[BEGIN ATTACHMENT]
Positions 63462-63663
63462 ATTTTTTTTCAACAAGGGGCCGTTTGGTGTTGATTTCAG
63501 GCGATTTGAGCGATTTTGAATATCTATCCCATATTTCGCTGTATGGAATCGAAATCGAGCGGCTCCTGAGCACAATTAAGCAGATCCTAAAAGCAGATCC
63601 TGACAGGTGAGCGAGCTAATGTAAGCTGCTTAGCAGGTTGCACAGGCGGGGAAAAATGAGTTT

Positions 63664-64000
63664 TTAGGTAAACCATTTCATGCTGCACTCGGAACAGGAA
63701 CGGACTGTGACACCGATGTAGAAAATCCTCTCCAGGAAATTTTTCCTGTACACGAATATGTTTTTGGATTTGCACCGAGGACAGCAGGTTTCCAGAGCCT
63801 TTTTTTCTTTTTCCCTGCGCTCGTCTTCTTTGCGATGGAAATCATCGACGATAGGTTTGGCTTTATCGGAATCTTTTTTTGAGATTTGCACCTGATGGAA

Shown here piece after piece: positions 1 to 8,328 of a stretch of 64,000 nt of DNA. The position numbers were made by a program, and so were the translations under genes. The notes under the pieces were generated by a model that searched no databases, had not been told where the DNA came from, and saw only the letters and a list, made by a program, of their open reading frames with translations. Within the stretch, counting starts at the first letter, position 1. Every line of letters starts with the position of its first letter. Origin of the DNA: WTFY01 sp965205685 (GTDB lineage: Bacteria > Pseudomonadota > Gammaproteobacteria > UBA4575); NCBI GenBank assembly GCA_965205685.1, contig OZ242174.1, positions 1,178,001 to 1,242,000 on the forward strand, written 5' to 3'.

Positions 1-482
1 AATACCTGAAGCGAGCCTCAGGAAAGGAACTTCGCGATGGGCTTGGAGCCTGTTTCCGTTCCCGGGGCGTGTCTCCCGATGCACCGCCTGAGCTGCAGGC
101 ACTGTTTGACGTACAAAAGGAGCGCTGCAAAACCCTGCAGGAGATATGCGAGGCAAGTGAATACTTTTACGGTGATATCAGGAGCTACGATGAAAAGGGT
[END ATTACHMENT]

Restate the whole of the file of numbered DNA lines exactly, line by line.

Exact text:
Positions 63462-63663
63462 ATTTTTTTTCAACAAGGGGCCGTTTGGTGTTGATTTCAG
63501 GCGATTTGAGCGATTTTGAATATCTATCCCATATTTCGCTGTATGGAATCGAAATCGAGCGGCTCCTGAGCACAATTAAGCAGATCCTAAAAGCAGATCC
63601 TGACAGGTGAGCGAGCTAATGTAAGCTGCTTAGCAGGTTGCACAGGCGGGGAAAAATGAGTTT

Positions 63664-64000
63664 TTAGGTAAACCATTTCATGCTGCACTCGGAACAGGAA
63701 CGGACTGTGACACCGATGTAGAAAATCCTCTCCAGGAAATTTTTCCTGTACACGAATATGTTTTTGGATTTGCACCGAGGACAGCAGGTTTCCAGAGCCT
63801 TTTTTTCTTTTTCCCTGCGCTCGTCTTCTTTGCGATGGAAATCATCGACGATAGGTTTGGCTTTATCGGAATCTTTTTTTGAGATTTGCACCTGATGGAA

Shown here piece after piece: positions 1 to 8,328 of a stretch of 64,000 nt of DNA. The position numbers were made by a program, and so were the translations under genes. The notes under the pieces were generated by a model that searched no databases, had not been told where the DNA came from, and saw only the letters and a list, made by a program, of their open reading frames with translations. Within the stretch, counting starts at the first letter, position 1. Every line of letters starts with the position of its first letter. Origin of the DNA: WTFY01 sp965205685 (GTDB lineage: Bacteria > Pseudomonadota > Gammaproteobacteria > UBA4575); NCBI GenBank assembly GCA_965205685.1, contig OZ242174.1, positions 1,178,001 to 1,242,000 on the forward strand, written 5' to 3'.

Positions 1-482
1 AATACCTGAAGCGAGCCTCAGGAAAGGAACTTCGCGATGGGCTTGGAGCCTGTTTCCGTTCCCGGGGCGTGTCTCCCGATGCACCGCCTGAGCTGCAGGC
101 ACTGTTTGACGTACAAAAGGAGCGCTGCAAAACCCTGCAGGAGATATGCGAGGCAAGTGAATACTTTTACGGTGATATCAGGAGCTACGATGAAAAGGGT